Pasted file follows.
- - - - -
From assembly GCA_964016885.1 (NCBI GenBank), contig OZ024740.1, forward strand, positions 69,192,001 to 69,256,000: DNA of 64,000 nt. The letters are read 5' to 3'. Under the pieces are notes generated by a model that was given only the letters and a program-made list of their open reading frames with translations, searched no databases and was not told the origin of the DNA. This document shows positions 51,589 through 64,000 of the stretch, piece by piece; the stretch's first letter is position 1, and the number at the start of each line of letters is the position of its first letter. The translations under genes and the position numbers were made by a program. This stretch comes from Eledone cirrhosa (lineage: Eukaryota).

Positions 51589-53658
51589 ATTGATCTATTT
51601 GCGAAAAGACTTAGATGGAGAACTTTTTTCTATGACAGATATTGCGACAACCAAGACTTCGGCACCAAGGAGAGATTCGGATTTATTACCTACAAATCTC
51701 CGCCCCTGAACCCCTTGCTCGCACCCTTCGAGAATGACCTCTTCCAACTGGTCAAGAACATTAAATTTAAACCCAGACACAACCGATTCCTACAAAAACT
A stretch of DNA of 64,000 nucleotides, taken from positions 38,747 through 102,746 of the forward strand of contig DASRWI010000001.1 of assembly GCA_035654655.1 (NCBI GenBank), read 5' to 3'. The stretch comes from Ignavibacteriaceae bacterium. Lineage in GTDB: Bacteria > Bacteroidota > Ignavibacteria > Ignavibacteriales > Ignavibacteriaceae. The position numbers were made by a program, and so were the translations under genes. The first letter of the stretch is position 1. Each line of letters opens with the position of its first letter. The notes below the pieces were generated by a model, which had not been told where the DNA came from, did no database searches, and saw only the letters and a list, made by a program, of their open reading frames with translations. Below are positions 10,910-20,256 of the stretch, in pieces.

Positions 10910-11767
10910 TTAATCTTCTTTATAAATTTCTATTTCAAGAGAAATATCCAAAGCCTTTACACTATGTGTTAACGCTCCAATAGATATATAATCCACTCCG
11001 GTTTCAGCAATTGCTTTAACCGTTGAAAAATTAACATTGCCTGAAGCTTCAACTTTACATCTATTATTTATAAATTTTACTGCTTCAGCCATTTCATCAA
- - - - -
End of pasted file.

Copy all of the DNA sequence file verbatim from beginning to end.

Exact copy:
From assembly GCA_964016885.1 (NCBI GenBank), contig OZ024740.1, forward strand, positions 69,192,001 to 69,256,000: DNA of 64,000 nt. The letters are read 5' to 3'. Under the pieces are notes generated by a model that was given only the letters and a program-made list of their open reading frames with translations, searched no databases and was not told the origin of the DNA. This document shows positions 51,589 through 64,000 of the stretch, piece by piece; the stretch's first letter is position 1, and the number at the start of each line of letters is the position of its first letter. The translations under genes and the position numbers were made by a program. This stretch comes from Eledone cirrhosa (lineage: Eukaryota).

Positions 51589-53658
51589 ATTGATCTATTT
51601 GCGAAAAGACTTAGATGGAGAACTTTTTTCTATGACAGATATTGCGACAACCAAGACTTCGGCACCAAGGAGAGATTCGGATTTATTACCTACAAATCTC
51701 CGCCCCTGAACCCCTTGCTCGCACCCTTCGAGAATGACCTCTTCCAACTGGTCAAGAACATTAAATTTAAACCCAGACACAACCGATTCCTACAAAAACT
A stretch of DNA of 64,000 nucleotides, taken from positions 38,747 through 102,746 of the forward strand of contig DASRWI010000001.1 of assembly GCA_035654655.1 (NCBI GenBank), read 5' to 3'. The stretch comes from Ignavibacteriaceae bacterium. Lineage in GTDB: Bacteria > Bacteroidota > Ignavibacteria > Ignavibacteriales > Ignavibacteriaceae. The position numbers were made by a program, and so were the translations under genes. The first letter of the stretch is position 1. Each line of letters opens with the position of its first letter. The notes below the pieces were generated by a model, which had not been told where the DNA came from, did no database searches, and saw only the letters and a list, made by a program, of their open reading frames with translations. Below are positions 10,910-20,256 of the stretch, in pieces.

Positions 10910-11767
10910 TTAATCTTCTTTATAAATTTCTATTTCAAGAGAAATATCCAAAGCCTTTACACTATGTGTTAACGCTCCAATAGATATATAATCCACTCCG
11001 GTTTCAGCAATTGCTTTAACCGTTGAAAAATTAACATTGCCTGAAGCTTCAACTTTACATCTATTATTTATAAATTTTACTGCTTCAGCCATTTCATCAA